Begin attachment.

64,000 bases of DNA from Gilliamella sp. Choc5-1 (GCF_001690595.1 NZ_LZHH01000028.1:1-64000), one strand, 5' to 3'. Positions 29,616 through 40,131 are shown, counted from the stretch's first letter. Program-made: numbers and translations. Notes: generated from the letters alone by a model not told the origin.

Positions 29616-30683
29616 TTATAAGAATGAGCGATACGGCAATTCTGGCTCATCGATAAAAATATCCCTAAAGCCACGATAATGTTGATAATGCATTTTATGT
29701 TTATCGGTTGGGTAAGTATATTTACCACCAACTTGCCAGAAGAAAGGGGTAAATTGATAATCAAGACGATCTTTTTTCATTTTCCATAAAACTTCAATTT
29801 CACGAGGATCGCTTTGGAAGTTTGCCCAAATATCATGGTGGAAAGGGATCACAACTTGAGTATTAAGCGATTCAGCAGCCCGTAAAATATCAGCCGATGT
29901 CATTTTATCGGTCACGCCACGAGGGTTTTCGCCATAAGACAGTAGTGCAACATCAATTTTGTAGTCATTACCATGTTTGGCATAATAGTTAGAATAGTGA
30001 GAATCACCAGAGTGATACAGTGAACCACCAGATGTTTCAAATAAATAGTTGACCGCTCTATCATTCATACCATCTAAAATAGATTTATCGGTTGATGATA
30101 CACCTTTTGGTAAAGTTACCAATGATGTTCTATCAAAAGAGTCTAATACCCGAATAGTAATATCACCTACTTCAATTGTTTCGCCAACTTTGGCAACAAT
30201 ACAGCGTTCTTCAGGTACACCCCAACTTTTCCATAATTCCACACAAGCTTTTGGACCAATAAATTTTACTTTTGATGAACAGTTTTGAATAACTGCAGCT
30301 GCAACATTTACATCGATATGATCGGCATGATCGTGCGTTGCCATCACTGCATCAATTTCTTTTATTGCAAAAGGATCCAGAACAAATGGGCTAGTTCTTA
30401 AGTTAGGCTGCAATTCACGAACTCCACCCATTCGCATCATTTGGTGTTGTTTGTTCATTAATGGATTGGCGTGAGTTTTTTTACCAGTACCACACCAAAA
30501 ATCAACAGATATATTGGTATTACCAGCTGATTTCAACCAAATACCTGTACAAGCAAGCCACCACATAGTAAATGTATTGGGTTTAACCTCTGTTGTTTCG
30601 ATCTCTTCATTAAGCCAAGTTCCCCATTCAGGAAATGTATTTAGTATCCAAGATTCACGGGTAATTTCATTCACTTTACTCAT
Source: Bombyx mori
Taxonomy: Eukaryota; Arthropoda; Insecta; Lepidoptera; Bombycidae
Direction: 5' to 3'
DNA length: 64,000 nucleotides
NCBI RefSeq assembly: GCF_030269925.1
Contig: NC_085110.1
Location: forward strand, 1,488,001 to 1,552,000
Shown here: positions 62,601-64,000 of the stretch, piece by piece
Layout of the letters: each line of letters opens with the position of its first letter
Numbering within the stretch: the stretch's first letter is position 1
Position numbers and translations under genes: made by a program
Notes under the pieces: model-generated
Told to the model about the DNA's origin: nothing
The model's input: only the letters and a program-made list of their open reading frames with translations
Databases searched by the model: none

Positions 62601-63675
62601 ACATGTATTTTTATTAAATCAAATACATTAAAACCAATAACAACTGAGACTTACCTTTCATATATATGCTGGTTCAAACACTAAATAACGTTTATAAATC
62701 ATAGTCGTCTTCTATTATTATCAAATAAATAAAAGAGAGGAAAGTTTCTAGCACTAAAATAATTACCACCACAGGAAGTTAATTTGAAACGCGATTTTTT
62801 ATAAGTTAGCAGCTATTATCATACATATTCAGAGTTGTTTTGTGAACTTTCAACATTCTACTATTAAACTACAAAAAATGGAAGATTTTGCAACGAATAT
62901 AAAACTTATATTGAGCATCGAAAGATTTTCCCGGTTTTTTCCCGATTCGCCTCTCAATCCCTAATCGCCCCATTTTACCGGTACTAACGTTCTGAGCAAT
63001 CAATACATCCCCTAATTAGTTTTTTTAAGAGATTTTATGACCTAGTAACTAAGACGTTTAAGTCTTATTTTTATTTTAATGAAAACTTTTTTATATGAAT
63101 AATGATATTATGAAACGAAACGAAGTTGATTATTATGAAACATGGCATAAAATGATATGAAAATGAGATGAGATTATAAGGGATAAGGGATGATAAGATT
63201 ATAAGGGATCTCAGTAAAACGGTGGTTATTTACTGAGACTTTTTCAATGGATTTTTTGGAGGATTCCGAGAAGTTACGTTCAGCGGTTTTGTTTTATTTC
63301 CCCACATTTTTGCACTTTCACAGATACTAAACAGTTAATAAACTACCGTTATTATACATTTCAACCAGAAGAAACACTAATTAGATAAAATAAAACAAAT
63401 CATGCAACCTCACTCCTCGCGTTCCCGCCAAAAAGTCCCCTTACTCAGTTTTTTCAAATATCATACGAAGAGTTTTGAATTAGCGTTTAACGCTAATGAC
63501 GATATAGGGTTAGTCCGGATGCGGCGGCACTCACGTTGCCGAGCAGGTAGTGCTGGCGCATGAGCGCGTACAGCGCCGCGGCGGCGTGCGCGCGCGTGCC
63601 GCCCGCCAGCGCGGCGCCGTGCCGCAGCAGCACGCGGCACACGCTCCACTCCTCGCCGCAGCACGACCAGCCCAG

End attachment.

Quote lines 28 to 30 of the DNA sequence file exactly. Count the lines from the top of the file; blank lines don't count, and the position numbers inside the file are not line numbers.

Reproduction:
Databases searched by the model: none

Positions 62601-63675
62601 ACATGTATTTTTATTAAATCAAATACATTAAAACCAATAACAACTGAGACTTACCTTTCATATATATGCTGGTTCAAACACTAAATAACGTTTATAAATC